Certain oligodendrocytes are damaged, only made in

 Certain biological mechanisms
differ between the nervous systems and this is what leads to different
regeneration capabilities between the systems. When PNS neurons are cut,
Regeneration Associated Genes (RAGs) that get activated. The upregulation of
these genes promotes axon regrowth after injury, whether in CNS or PNS.
Examples of such genes would be ATF3, Sox11, GAP-43 and c-Jun. In contrast, RAGs
do not get upregulated as much in the CNS as PNS and this is a key difference
because it tells us that even if inhibitors were not present within the CNS,
there would be limited axon regeneration (Huebner et al, 2009).

 

Apart
from the lack of RAG upregulation, there are 2 key classes of CNS regeneration
inhibitors; Myelin- Associated Inhibitors (MAIs) and Chondroitin Sulfate
Proteoglycans (CSPGs). MAIs are expressed by oligodendrocytes as part of the
CNS myelin. Nogo-A, OMgp, Sema4D and MAG are all examples of MAIs. Even though
all of these molecules are structurally different from one another, they all
bind to a particular receptor in order to inhibit axon regrowth; NgR1. This
NgR1 receptor does not have a cytoplasmic/ transmembrane domain. It interacts
with LINGO-1, TAJ/TROY coreceptors. Apart from MAG, all of the other MAIs are
exclusive found within CNS myelin.

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The
discovery of NoGo provides supporting evidence for its role in inhibiting axon
regeneration. Martin Schwab (2000) showed that if CNS neurones are grown in tissue
culture made of Schwann cells substrates, axons will grow but if the tissue
culture is made of Oligodendrocyte substrates, then axons do not extend
outwards. This therefore meant that there must be some glial factor that is
either present or absent in CNS glia that inhibits axon regrowth. Further research
lead to NoGo becoming discovered. Nogo is released when oligodendrocytes are damaged,
only made in mammalian oligodendrocytes, and presence inhibits axon regrowth in
a CNS environment. To overcome this suppression of axon growth by NoGo,
antibodies were raised against Nogo. These antibodies were injected into adult
rats following injury to the spinal cord and about 5% of the damages axons
regenerated back. Although 5% does not seem like a significant amount, it still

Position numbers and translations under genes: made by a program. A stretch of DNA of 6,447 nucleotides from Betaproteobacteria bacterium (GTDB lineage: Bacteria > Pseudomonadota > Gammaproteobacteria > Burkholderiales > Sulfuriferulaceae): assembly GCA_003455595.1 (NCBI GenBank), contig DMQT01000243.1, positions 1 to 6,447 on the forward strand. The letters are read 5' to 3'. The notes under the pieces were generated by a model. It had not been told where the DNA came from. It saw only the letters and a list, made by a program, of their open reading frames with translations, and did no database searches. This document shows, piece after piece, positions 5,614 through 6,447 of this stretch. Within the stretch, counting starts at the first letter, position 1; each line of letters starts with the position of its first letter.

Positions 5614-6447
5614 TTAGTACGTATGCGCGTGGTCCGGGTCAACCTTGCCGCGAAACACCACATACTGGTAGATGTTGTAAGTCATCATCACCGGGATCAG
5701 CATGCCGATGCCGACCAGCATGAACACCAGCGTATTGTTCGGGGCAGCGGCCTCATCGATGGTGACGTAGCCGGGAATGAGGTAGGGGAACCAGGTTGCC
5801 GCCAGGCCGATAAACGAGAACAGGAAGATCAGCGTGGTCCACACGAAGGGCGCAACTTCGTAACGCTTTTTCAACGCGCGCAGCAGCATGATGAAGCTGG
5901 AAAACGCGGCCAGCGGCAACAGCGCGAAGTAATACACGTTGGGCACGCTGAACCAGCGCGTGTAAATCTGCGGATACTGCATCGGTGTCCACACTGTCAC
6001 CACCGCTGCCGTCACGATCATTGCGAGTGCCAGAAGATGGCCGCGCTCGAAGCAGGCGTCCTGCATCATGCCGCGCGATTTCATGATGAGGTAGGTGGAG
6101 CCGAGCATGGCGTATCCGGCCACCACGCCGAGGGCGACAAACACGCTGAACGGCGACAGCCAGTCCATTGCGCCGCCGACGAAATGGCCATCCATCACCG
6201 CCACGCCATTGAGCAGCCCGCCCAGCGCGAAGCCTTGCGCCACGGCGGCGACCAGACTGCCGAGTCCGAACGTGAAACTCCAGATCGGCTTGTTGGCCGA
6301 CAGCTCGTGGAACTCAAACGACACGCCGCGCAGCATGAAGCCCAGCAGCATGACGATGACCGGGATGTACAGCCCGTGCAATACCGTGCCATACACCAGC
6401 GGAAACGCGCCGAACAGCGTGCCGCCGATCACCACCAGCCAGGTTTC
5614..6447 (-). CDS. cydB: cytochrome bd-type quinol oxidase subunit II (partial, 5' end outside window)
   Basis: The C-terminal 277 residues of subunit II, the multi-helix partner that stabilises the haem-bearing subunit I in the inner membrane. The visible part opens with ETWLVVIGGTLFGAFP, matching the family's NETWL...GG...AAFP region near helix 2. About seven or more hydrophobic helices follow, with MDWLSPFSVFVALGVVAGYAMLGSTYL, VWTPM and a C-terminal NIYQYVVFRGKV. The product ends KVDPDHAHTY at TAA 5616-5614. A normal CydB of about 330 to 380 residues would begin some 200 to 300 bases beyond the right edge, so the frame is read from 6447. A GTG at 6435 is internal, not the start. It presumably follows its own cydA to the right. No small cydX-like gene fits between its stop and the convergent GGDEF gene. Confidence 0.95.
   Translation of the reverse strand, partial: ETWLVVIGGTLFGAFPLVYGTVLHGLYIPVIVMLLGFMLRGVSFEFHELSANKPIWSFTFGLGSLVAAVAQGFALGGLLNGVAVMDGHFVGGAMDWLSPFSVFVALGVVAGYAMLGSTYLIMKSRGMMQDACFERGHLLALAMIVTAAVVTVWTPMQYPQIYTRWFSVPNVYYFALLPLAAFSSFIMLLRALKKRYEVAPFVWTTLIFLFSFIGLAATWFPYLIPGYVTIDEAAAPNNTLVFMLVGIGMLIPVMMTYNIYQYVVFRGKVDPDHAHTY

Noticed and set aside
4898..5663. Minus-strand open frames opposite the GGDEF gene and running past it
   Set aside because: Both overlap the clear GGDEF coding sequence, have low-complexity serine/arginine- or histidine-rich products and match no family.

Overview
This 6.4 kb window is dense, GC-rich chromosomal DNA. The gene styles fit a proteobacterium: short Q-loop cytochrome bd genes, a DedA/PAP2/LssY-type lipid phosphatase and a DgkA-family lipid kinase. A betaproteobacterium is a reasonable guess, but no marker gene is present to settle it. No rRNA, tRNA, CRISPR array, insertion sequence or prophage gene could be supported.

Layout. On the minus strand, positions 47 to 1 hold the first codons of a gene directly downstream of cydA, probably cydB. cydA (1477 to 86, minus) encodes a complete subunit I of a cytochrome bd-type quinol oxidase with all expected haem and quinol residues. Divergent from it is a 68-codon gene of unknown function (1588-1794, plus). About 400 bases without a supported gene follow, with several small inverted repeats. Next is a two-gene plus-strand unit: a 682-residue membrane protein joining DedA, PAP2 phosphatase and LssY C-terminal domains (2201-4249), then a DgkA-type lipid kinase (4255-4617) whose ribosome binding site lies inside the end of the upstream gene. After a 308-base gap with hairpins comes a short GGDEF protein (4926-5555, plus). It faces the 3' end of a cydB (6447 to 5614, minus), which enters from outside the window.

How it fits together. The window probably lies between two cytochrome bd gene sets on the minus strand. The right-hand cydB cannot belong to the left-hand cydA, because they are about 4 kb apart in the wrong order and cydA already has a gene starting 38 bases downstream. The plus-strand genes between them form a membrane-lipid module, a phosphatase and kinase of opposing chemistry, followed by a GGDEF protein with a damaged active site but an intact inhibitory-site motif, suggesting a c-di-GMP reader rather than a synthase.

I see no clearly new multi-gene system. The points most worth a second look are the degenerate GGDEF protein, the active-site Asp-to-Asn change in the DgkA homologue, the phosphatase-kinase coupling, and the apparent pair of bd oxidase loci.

allowed the animal to be able to function at a good enough level.(Bear, Connors
and Paradiso, 2006). This proves that molecules like NoGo are primarily
responsible for the lack of regeneration in CNS.

The
other class of inhibitors in CNS regeneration are CSPGs. Examples of CPSGs
include neurocan, versican, brevican and phosphacan. These molecules are often
found membrane bound or in the extracellular space and their production is
increased by reactive astrocytes when there has been damage to CNS. CSPGs are
the main molecules found in astroglial scar. Since this glial scar is a major
opponent to CNS regeneration, obstructing CSPG activity can allow axon
regeneration to occur in the CNS (Huebner et al, 2009).

 Since debris are cleared much faster in the
PNS than CNS, MAGS present in PNS myelin are cleared out before it can have an
impact (Huebner et al, 2009). This is what leads to almost complete axon
regeneration in the PNS because Scavenger cells of the immune system clear those
cellular debris. This in turn encourages the Schwann cells to produce and
release growth factors. Once the regenerated neuron has built new processes to
contact the neighbouring neurons, the scavenger cells go back to resting state.
Schwann cells remyelinate the newly formed processes and old rescue processes (Jochen Müller,2013). Regeneration within the PNS is successfully
completed.

There
are also other molecules that inhibit axon regeneration within the CNS.  These molecules aren’t present in the
astroglial scar. Axon- Regeneration Inhibitors (AREs) such as RGM and semaphorin
3A activate a small GTPase gene called RhoA. Activation of this gene leads to
the subsequent activation of an associated protein kinase 2 called ROCK2. ROCK2
activation causes neural regeneration to stop. As a result, by blocking ROCK2
or RhoA activity, CNS axon regeneration can be promoted (Huebner et al, 2009).

Referring
back to the earlier point, it is the different environments that decide whether
axons can regrow or not.  For example, a
dorsal root ganglion axon of the PNS can regenerate in the peripheral nerve but
the moment it hits the dorsal horn – which is CNS environment-  the axon’s growth stops. Similarly, an alpha
motor neurone of the CNS can regrow if it gets cut in the peripheral nerve –
i.e. PNS environment- but it cannot grow back to its target had it been cut in
the CNS (Bear, Connors and Paradiso, 2006). This reinforces the importance of
environment in regenerative potential.

An interesting
structure is the CNS-PNS transitional zone (TZ). TZ is a rootlet that has both
central and peripheral tissues. These tissues are kept separate by astrocytic
tissue that has myelin sheaths in the centre, made by oligodendrocytes. The
periphery of this astrocytic tissue is made of Schwann cells. This
translational zone can only be accessed by axons (J.P.Fraher, 2000).  By studying rat dorsal root TZs from the
spinal cord tissue, J.P. Fraher et al found that the CNS part of this
transitional zone responds to axon degeneration and regeneration in a way which
corresponds to the response that would occur in the CNS after an injury. This
is because gliosis takes place, which is the CNS response to damage whereby CNS
glia) becomes hypertrophic or increase in number. Since this only occurs in the
CNS part of the TZ, it shows that there is a clear distinction between how the
two nervous systems are characterised.